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Landowner Objectives and Nonindustrial Private Timber Supply

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Abstract:

In this paper, nonindustrial private forest owners' objectives are empirically identified, and the link between ownership objectives and observed harvesting behavior is established by estimating a theoretically derived timber supply function. Survey data on 146 Finnish forest owners and their timber sales in 1987-1991 is used. Prior to estimation, forest owners are classified into four groups according to their ownership objectives by K-means clustering. Dummy variables indicating cluster membership are included in the supply function. According to the results, "multiobjective owners" harvest significantly more (m ³/ha/yr) than the other owner groups (self-employed owners, recreationists, and investors), ceteris paribus. The results further indicate that the multiobjective owners' harvesting policy can be described as present-value maximizing while the other (single-objective) groups' harvesting behavior seems to reflect the effect of market imperfections, as assumed by the theoretical model of the study. For. Sci. 42(3):300-309.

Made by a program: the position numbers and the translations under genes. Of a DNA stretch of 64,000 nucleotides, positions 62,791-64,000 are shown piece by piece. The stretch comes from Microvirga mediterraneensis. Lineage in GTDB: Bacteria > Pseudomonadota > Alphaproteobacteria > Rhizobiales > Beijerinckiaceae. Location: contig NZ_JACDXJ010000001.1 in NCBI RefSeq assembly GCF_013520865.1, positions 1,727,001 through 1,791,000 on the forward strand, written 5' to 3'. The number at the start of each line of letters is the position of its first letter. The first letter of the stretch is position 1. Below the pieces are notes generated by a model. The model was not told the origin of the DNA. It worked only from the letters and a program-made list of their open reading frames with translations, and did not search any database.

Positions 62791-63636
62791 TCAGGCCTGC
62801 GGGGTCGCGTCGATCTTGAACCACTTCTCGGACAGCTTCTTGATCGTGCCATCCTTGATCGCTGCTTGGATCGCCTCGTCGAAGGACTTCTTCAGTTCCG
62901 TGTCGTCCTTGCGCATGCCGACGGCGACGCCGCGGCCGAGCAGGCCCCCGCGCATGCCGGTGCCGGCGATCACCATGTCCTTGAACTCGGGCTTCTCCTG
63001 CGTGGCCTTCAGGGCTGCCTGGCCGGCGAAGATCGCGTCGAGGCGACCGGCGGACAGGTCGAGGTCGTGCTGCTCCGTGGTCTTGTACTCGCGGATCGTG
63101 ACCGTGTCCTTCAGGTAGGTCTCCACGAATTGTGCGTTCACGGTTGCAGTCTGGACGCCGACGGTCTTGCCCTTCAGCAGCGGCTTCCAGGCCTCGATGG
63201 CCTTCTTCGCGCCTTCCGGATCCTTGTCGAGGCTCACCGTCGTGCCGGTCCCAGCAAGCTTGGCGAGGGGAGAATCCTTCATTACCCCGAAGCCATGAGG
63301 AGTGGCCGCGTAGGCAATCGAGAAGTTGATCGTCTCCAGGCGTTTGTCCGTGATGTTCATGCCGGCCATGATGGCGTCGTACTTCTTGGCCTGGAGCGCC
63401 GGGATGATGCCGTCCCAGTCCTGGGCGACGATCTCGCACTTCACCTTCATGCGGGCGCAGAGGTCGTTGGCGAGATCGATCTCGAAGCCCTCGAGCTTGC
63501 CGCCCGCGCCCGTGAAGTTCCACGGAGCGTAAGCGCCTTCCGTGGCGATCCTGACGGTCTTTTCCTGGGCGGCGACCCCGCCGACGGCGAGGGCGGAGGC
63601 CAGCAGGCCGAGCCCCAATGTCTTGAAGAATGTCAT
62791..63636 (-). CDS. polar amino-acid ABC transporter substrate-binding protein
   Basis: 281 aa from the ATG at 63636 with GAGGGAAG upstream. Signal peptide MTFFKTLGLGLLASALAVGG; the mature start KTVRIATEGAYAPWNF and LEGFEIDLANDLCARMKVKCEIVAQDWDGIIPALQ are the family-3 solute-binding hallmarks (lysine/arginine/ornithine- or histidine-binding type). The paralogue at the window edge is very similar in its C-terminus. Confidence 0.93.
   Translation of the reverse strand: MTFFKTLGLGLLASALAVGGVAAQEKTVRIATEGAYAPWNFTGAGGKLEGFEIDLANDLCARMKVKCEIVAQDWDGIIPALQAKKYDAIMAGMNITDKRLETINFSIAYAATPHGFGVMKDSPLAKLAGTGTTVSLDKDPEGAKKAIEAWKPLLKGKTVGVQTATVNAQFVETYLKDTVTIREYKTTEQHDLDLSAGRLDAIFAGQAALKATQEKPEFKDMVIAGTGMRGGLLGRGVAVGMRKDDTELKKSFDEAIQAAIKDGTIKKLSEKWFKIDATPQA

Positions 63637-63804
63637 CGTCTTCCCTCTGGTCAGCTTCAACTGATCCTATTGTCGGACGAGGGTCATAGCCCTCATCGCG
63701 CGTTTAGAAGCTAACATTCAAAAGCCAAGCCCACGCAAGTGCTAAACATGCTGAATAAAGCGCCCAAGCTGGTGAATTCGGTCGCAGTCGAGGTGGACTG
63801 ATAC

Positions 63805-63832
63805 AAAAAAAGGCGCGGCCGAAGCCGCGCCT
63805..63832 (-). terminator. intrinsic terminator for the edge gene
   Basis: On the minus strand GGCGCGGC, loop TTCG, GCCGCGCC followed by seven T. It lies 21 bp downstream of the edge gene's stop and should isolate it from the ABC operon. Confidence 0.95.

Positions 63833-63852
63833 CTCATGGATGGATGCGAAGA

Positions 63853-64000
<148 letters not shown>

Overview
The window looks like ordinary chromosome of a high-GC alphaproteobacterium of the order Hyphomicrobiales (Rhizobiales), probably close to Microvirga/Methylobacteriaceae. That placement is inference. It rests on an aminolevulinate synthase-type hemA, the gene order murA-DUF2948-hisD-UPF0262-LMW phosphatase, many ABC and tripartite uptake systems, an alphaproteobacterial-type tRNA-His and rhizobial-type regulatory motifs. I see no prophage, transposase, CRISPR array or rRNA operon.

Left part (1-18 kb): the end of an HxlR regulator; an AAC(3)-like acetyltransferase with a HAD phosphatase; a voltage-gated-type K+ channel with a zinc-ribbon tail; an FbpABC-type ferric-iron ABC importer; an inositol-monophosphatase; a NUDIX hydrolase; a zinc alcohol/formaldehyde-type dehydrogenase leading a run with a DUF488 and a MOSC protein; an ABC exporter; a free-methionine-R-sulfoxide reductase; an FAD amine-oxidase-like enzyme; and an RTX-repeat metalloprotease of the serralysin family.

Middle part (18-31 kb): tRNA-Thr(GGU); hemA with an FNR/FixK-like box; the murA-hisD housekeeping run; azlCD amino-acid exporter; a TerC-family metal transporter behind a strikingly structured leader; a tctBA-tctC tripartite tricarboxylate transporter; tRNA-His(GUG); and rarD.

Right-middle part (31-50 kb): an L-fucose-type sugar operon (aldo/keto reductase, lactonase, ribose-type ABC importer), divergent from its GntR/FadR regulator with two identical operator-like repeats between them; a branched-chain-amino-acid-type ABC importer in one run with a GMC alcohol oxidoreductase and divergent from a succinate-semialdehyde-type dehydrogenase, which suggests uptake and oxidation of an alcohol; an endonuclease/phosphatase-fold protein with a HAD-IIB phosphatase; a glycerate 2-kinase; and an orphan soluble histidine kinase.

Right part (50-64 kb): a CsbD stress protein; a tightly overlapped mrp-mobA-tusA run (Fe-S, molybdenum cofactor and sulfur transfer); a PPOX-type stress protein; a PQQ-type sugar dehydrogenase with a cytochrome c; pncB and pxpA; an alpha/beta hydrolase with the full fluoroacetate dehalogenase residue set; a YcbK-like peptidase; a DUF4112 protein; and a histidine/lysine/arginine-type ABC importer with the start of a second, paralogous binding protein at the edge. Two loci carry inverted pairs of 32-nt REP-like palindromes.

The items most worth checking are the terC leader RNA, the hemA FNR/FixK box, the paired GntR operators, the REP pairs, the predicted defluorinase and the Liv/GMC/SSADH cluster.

Keywords: Amenities; Tobit model; credit rationing

Document Type: Journal Article

Affiliations: Finnish Forest Research Institute, Unioninkatu 40 A, FIN-00170 Helsinki, Finland

Publication date: August 1, 1996

More about this publication?
  • Forest Science is a peer-reviewed journal publishing fundamental and applied research that explores all aspects of natural and social sciences as they apply to the function and management of the forested ecosystems of the world. Topics include silviculture, forest management, biometrics, economics, entomology & pathology, fire & fuels management, forest ecology, genetics & tree improvement, geospatial technologies, harvesting & utilization, landscape ecology, operations research, forest policy, physiology, recreation, social sciences, soils & hydrology, and wildlife management.
    Forest Science is published bimonthly in February, April, June, August, October, and December.

    2015 Impact Factor: 1.702
    Ranking: 16 of 66 in forestry

    Also published by SAF:
    Journal of Forestry
    Other SAF Publications
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